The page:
A cross-appeal must be filed within 14 days after the first notice of appeal is filed, or within 49 days of the date of entry of the judgment or ruling which is being appealed, whichever is later.  A cross-appeal alters the timing and procedures of the appeal, such as briefing schedules and transcript designation requirements. However, in general, a cross-appeal functions similar to a normal appeal except the overall scope of the appeal is now expanded to include the judgment or ruling also being challenged in the cross-appeal.  See C.A.R. 4; C.A.R. 28.1.

Whether or not a party needs to file a cross-appeal is a nuanced issue and consulting with an appellate attorney may help to determine if one is necessary. Specifically, a cross-appeal may not be necessary where certain types of legal issues are being raised, such as subject matter jurisdiction which can be raised at any time or where a party is simply defending against a judgment. That is, a cross-appeal is not necessary if a party is simply defending against a judgment and is not seeking to increase its rights under the judgment. If, however, a party is seeking to overturn or modify a judgment or ruling, a cross-appeal may need to be filed. See Fonden v. U.S. Home Corp., 85 P.3d 600, 602 (Colo. App. 2004).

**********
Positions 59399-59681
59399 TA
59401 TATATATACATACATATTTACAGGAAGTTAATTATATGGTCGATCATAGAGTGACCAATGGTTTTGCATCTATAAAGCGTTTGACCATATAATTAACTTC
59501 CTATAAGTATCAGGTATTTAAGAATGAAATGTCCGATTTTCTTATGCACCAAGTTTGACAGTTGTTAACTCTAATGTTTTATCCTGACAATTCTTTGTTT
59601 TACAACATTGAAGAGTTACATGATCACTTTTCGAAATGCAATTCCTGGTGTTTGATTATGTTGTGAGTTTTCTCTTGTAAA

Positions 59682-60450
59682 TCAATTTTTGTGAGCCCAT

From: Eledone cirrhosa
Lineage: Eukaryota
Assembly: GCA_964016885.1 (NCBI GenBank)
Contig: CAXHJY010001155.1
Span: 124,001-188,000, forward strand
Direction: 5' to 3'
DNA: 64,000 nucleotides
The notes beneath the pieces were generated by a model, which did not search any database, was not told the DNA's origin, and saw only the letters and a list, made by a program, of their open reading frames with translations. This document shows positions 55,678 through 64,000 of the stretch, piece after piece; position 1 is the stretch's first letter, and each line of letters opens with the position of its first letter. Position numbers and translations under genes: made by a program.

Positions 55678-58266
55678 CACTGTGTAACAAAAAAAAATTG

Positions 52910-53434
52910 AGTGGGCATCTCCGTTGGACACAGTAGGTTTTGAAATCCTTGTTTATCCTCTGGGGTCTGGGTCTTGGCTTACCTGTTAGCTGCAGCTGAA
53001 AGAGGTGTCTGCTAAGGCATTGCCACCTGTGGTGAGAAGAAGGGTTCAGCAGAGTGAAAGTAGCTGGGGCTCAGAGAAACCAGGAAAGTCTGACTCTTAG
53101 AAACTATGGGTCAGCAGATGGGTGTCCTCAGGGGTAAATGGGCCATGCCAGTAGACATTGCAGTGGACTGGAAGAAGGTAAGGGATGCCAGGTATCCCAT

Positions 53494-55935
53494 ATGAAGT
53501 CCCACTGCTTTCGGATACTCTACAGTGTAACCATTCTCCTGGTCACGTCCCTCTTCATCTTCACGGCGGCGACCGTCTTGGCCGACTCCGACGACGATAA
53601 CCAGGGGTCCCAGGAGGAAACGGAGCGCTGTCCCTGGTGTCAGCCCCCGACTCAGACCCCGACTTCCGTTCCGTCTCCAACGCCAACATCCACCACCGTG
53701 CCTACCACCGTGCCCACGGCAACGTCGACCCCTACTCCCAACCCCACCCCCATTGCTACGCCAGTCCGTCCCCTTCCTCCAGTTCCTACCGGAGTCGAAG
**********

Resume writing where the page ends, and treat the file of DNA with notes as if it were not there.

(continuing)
General Appeal Process in the Colorado Court of Appeals

After a notice of appeal is filed the trial court is divested of jurisdiction over the merits of the case and only retains jurisdiction over post-judgment actions, such as a party’s ability to enforce the judgment during the pendency of the appeal. The trial court no longer has jurisdiction to modify the underlying judgment. See Southeastern Colorado Water v. Cache Creek Mining, 854 P.2d 167, 174 (Colo. 1993).